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Justice Gets Delivered To FedEx Workers

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Emily-Foster_avatarFedEx says it “lives to deliver.” Last Friday, more than 2,000 of its workers finally received a delivery of justice from a federal judge.

A settlement in the case filed in U.S. District Court on behalf of the workers, Alexander v. FedEx Ground, means the company will pay $277 million to resolve the claims of FedEx Ground and FedEx Home Delivery workers who were victims of worker misclassification since the year 2000. These are workers FedEx classified as “independent contractors” but treated largely as if they were on the company payroll.

We first wrote about this last August, when the 9th U.S. Circuit Court of Appeals ruled that FedEx’s employees (in California and Oregon, and likely many states with similar employee-protection laws) are, in fact, “employees as a matter of law” – not independent businesspeople who had the level of control over their jobs that a self-employed person would expect to have.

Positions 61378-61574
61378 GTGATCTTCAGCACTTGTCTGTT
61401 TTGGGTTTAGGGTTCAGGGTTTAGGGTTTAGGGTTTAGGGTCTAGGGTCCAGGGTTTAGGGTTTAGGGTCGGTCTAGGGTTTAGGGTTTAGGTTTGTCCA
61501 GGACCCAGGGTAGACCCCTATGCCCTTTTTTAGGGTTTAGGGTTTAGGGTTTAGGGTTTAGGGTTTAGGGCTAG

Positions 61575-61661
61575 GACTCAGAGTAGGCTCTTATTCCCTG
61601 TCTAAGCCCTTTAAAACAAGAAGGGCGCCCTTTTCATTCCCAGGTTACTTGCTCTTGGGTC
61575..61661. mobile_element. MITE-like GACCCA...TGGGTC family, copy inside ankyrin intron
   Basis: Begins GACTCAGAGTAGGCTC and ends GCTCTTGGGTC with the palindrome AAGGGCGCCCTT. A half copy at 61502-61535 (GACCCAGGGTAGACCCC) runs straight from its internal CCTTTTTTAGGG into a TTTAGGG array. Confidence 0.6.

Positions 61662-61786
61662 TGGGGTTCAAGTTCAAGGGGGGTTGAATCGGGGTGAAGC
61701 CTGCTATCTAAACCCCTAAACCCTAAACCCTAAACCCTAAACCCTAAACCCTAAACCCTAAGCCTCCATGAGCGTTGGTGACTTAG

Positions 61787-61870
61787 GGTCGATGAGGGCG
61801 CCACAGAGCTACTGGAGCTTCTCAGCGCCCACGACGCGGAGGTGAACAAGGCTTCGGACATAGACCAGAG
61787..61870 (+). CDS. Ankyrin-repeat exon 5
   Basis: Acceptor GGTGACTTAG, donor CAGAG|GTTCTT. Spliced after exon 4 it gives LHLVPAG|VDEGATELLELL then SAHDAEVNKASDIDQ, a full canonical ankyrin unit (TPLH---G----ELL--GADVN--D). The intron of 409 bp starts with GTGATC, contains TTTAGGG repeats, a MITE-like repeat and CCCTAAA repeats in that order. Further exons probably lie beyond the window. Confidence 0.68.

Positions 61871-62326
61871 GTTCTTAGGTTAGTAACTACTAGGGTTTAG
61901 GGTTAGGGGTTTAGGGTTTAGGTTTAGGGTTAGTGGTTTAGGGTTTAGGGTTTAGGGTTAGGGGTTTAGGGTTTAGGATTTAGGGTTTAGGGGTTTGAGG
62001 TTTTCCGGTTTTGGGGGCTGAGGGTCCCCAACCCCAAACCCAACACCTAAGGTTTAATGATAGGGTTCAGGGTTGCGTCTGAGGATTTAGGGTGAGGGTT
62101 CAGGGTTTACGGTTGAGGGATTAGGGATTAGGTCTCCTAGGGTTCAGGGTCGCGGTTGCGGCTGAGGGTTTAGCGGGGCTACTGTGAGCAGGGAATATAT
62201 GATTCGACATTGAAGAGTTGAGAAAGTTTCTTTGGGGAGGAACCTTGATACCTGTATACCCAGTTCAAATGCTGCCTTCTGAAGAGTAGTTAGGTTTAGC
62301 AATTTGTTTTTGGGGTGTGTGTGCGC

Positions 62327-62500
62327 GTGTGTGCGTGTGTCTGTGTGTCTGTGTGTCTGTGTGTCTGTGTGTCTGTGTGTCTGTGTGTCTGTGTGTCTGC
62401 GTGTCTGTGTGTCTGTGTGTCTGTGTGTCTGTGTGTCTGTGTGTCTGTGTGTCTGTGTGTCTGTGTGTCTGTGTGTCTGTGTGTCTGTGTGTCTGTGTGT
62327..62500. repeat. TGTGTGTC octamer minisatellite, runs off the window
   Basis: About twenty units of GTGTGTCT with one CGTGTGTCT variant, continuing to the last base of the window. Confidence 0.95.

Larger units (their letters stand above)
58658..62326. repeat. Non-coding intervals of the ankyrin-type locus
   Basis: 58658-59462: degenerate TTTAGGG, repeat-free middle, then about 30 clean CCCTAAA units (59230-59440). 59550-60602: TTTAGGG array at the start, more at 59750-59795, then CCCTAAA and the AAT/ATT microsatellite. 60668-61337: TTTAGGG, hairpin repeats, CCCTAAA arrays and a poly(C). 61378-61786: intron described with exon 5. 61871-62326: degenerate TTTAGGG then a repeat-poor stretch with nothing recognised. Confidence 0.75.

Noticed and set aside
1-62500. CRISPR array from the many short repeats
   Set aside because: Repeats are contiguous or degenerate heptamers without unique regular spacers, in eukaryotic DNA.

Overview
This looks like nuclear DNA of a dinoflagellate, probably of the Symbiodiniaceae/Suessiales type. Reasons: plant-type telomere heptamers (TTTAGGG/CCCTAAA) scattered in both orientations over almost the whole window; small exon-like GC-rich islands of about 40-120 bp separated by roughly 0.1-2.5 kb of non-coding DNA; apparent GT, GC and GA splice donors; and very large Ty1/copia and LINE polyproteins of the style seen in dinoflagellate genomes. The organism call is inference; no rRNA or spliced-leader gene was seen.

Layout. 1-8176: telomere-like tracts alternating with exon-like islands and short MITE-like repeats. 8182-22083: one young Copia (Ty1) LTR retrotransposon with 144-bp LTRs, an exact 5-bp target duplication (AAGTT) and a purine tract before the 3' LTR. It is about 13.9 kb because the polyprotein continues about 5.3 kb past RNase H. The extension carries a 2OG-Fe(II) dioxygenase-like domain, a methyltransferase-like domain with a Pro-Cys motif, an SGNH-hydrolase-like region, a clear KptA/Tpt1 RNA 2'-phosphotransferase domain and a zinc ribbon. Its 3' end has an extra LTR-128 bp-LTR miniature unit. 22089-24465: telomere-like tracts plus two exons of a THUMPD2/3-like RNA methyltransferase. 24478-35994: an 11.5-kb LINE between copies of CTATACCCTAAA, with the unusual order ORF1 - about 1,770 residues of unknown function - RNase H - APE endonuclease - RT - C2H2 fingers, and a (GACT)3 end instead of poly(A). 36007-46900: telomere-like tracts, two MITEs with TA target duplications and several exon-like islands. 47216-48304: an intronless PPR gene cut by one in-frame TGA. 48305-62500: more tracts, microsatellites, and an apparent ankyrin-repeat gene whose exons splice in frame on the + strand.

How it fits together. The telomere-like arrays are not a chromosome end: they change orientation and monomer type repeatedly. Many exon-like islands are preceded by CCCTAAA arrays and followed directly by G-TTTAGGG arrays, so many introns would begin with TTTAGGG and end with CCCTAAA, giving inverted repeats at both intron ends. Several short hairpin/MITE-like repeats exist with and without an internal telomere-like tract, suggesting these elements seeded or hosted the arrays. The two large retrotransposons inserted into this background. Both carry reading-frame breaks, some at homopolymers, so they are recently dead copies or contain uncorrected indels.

“The drivers must wear FedEx uniforms, drive FedEx-approved vehicles, and groom themselves according to FedEx’s appearance standards,” the ruling said. “FedEx tells its drivers what packages to deliver, on what days, and at what times. Although drivers may operate multiple delivery routes and hire third parties to help perform their work, they may do so only with FedEx’s consent.”

According to the Economic Policy Institute, worker misclassification is an increasingly common problem, “a business model for unscrupulous employers who use it to avoid employment-related obligations and save on labor and administrative costs.”

EPI says independent contractor misclassification occurs “when a worker who should be considered a direct employee of a business is treated as a self-employed contractor.” Françoise Carré, in his June 8, 2015 report for EPI titled “(In)dependent Contractor Misclassification,” workers who are misclassified are “ineligible for unemployment insurance, workers’ compensation, minimum wage, and overtime, and are forced to pay the full FICA tax and purchase their own health insurance.” Misclassification also “undermines their bargaining power and leaves workers more vulnerable to wage theft.”